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HickOnACrick

Are Adult ICU docs seeking your advice?

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During Covid-19, I have spent more time researching Adult pulmonary critical care than Neonatal pulmonary critical care. Based on this blog: https://emcrit.org/category/pulmcrit/ I am both fascinated and disgusted by the approach to respiratory support for Covid-19 patients. 

For those that have been following adult pulmonary critical care:

1. Are you appalled by the PEEP and PiPs?

2. Are you appalled by the FiO2s?

3. Do you feel like this is Neonatology circa 1990?

4. Do you think HFOV and/or NBCPAP are tools that should be applied earlier, not later for Covid-19 patients?

5. Do you have a hypothesis as to why neonates, who are inherently immunocompromised, are not more severely affected?

 

Thank you

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Thanks @HickOnACrick for posting about this, I sense it may become a hot topic :) 

Three of us ten neonatal consultants and one fellow too, are relocated from our NICU to the adult Covid-ICU. I recently spoke to one of them about how things were and he was also a bit surprised about high PEEPs/PIPs and the non-use of HFOV. He said that things are "just very different", but on the other hand, adults are different in many respects too.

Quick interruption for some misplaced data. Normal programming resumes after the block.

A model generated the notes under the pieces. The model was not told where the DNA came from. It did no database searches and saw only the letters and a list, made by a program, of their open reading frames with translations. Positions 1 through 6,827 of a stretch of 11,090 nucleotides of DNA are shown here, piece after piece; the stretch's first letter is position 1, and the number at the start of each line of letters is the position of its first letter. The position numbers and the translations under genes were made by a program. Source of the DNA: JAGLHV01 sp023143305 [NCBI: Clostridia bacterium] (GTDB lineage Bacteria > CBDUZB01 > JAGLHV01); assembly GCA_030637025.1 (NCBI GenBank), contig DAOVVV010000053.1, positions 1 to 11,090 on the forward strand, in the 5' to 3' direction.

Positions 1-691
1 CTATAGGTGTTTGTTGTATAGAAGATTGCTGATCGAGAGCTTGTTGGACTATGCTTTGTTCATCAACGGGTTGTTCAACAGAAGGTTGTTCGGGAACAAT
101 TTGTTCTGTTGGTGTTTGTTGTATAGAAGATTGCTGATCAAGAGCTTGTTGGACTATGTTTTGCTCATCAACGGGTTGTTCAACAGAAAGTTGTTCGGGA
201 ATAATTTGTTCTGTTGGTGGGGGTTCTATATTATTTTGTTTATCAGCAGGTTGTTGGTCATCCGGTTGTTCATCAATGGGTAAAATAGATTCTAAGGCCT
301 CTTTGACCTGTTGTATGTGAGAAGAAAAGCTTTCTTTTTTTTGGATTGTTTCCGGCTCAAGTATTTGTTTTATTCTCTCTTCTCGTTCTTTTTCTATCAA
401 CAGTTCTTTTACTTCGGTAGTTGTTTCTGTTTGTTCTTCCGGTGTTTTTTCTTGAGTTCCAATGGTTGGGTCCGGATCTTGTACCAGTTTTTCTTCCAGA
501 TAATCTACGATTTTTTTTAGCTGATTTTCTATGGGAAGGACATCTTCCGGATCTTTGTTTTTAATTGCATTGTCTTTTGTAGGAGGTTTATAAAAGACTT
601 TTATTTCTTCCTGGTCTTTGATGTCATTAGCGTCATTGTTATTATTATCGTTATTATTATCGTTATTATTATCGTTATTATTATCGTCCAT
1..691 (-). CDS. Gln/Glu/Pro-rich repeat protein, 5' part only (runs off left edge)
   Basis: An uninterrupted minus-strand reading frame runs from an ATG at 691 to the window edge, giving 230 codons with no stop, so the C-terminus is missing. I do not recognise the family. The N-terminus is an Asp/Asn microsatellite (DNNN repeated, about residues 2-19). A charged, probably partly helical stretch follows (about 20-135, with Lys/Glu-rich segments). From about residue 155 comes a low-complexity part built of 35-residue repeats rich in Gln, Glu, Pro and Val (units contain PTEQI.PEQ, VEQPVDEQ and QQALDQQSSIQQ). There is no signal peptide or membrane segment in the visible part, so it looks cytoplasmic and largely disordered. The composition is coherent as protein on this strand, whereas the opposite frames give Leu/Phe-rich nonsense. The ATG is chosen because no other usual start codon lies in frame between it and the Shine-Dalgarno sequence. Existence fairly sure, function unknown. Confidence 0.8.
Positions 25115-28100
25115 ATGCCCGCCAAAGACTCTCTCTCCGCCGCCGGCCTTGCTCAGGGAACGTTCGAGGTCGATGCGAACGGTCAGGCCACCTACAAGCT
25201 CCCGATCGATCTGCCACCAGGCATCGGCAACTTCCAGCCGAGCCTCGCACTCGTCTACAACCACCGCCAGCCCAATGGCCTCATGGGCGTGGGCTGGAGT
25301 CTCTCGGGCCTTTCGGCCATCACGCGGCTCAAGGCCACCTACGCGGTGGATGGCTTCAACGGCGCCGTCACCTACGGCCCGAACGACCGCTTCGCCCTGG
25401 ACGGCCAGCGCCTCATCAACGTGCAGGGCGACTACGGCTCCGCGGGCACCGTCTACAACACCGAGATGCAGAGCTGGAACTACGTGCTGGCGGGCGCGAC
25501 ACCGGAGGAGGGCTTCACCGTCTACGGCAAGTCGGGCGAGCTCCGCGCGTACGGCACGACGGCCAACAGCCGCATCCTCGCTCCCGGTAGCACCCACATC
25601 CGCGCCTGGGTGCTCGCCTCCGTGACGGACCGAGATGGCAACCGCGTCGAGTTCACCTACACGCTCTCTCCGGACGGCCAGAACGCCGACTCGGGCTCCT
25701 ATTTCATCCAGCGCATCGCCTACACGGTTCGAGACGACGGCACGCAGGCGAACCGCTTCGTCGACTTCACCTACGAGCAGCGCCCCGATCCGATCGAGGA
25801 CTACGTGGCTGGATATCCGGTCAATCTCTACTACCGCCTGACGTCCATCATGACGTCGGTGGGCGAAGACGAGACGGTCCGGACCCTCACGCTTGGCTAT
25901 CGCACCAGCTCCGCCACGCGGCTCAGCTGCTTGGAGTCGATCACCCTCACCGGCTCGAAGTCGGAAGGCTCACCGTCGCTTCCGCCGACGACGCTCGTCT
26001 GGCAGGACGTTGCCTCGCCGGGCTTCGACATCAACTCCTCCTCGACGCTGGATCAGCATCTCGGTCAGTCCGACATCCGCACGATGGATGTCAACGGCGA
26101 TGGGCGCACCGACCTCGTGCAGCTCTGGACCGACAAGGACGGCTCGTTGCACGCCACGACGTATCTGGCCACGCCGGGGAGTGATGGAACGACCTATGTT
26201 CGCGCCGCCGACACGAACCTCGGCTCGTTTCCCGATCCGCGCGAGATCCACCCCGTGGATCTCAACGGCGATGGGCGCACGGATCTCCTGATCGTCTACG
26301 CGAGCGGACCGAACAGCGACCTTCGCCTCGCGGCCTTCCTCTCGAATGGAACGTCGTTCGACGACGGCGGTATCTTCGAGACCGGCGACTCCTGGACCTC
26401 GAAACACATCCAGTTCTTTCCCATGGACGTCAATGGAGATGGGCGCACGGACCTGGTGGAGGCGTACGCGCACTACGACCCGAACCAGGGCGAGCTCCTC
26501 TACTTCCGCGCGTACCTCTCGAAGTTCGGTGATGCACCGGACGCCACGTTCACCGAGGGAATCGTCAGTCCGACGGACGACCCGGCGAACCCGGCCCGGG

I am myself just too far from adult care to have a good opinion, but it will be interesting to see how this discussion takes off.

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I queried one of my RTs this week, asking, "why are they not using HFOV as a lung protective strategy?" Essentially the answer was that HFOV is considered a rescue ventilator mode, and once they are on HFOV, they are calling for ECMO. The adult ICUs are using Vt of ~5mL/kg, but the PEEPs and PiPs to achieve that Vt is astonishing. 

Done properly, HFOV need not be a rescue therapy. With the increased focus on really good neonatal ventilators, especially those that can reliably provide volume-targeted support for babies < 1000g, I find myself using HFOV less and less. However, if my options were a PEEP of 20 (realistically 7 in neonate) or HFOV, I would opt for the HFOV every time. 

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